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Tune-Yards: ‘The shared experience of music is sacred’

Merrill Garbus was raised in Connecticut, and after working for a puppet theatre in Vermont, self-released her first album as Tune-Yards. Bird-Brains was picked up by the label 4AD in 2009. After moving to California, Garbus recorded 2011’s acclaimed Whokill and 2014’s Nikki Nack with bassist Nate Brenner. Garbus presents Claw, a radio show for Red Bull, playing work by “female-identifying producers”. Tune-Yards’s latest record, I Can Feel You Creep Into My Private Life, is out on 19 January.

I Can Feel You Creep Into My Private Life is a great title. Where did that come from?
People assume it’s some kind of privacy, Google thing, but it actually came through a meditation course that I did related to race and white privilege, trying to sit with the deep feelings of what it means to grow up in racism. These aren’t things I can just sign petitions about or go to marches about – actually, there’s a place that it lives inside of me. There’s a concept of white fragility that’s very hard for white people to hear when they are being racist. It’s about trying to take that in without defensiveness.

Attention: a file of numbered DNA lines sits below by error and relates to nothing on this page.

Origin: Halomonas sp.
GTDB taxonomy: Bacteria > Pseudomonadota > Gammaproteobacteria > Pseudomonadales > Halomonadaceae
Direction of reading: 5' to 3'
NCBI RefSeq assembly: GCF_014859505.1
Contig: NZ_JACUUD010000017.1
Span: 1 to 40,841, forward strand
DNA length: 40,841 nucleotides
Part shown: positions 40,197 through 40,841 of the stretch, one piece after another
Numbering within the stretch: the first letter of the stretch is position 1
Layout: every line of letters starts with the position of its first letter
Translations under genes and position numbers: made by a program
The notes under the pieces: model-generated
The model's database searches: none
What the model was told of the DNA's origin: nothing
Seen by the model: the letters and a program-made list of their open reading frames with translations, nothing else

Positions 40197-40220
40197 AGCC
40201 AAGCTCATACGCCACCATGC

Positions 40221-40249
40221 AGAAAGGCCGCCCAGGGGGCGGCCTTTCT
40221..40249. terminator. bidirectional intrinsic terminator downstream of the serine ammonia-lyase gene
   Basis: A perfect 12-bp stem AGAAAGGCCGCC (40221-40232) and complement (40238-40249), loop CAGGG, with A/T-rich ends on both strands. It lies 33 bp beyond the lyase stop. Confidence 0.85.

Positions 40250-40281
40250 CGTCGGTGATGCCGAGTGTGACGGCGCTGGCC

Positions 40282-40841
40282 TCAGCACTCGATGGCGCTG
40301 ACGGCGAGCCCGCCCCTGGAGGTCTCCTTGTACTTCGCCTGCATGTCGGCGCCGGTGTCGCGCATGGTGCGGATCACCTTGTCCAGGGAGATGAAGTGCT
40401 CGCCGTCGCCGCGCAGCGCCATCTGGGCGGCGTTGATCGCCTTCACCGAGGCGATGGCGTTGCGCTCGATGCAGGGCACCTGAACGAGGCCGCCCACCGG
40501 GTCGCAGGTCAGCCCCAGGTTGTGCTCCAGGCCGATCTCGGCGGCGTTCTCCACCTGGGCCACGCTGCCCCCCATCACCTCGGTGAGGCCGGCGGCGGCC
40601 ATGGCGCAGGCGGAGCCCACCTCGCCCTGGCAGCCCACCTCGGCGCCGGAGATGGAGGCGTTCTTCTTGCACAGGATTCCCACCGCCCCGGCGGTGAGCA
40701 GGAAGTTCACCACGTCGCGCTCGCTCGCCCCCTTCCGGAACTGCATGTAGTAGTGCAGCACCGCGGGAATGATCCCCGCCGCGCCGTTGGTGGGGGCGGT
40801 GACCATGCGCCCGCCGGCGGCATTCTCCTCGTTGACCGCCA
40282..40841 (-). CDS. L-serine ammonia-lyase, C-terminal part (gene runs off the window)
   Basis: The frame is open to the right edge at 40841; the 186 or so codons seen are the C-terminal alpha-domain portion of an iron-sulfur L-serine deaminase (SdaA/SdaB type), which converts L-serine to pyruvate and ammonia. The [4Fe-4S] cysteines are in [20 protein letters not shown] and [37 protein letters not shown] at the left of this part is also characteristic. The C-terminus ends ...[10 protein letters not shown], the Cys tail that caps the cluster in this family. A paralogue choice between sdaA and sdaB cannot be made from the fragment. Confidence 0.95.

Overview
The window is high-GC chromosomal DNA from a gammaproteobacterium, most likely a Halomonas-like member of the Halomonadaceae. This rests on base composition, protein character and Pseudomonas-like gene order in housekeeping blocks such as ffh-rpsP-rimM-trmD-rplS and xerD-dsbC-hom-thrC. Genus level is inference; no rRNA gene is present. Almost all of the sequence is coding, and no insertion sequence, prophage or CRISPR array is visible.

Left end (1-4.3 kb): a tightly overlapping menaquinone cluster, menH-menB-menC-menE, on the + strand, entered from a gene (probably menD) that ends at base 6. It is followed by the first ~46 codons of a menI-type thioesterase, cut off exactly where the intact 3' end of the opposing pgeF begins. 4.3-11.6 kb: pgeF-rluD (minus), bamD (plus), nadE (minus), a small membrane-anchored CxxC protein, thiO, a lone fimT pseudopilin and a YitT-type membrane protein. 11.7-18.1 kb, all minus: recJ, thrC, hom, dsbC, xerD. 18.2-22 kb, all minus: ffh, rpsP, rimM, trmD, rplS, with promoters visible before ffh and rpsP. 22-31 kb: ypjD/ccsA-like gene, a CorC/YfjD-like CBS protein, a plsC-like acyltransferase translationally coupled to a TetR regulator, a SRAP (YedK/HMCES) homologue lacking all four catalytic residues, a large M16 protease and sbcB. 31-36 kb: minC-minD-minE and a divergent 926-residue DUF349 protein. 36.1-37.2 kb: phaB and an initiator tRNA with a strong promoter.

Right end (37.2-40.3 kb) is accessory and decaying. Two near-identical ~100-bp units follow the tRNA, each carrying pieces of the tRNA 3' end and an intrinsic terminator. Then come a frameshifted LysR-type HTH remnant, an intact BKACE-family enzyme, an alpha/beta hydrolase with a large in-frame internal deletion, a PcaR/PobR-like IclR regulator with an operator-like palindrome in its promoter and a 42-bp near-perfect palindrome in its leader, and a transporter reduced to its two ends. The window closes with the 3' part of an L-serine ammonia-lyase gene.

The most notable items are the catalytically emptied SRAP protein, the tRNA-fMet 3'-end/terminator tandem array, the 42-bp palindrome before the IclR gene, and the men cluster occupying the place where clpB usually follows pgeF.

It’s so easy to think “I’m not like that” or “it doesn’t apply to me”.
Exactly. And I recognise that most of the time [racism is] not personal, it’s pretty institutional. But the personal part is: how can I push back, when the tides are flowing in the direction of white supremacy?

The lyrics to Colonizer on the new album talk about cultural appropriation, about who gets to tell the stories. Was that something you were wrestling with?
Yeah, totally. We’re becoming very aware of the voices of history that we grow up with. I love my job, but I also have doubts about

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